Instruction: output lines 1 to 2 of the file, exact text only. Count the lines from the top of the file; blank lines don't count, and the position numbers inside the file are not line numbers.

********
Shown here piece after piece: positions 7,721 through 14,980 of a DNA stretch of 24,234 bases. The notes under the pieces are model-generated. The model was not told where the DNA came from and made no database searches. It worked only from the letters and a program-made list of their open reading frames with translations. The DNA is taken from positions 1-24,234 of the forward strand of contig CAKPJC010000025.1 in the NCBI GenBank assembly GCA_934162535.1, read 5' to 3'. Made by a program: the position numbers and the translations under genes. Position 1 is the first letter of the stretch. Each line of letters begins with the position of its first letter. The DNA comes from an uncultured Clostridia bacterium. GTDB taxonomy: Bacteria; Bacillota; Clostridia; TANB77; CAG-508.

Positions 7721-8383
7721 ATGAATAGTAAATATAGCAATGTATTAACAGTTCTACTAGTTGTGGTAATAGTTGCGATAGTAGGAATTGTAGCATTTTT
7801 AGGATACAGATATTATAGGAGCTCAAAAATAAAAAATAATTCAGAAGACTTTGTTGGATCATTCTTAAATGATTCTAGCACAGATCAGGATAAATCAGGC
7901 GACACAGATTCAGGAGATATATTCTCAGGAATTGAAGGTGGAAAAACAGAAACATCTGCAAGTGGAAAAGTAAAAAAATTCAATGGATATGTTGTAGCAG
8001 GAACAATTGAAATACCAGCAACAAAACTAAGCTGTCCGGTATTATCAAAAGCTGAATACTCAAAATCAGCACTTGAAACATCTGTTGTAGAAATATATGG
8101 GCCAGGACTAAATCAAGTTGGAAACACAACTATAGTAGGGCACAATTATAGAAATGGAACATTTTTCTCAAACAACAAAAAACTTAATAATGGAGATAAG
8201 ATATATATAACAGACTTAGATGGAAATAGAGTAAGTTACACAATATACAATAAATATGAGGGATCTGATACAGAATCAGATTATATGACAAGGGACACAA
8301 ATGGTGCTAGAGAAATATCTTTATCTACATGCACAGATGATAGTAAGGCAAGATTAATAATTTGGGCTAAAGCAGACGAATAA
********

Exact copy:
Shown here piece after piece: positions 7,721 through 14,980 of a DNA stretch of 24,234 bases. The notes under the pieces are model-generated. The model was not told where the DNA came from and made no database searches. It worked only from the letters and a program-made list of their open reading frames with translations. The DNA is taken from positions 1-24,234 of the forward strand of contig CAKPJC010000025.1 in the NCBI GenBank assembly GCA_934162535.1, read 5' to 3'. Made by a program: the position numbers and the translations under genes. Position 1 is the first letter of the stretch. Each line of letters begins with the position of its first letter. The DNA comes from an uncultured Clostridia bacterium. GTDB taxonomy: Bacteria; Bacillota; Clostridia; TANB77; CAG-508.

Positions 7721-8383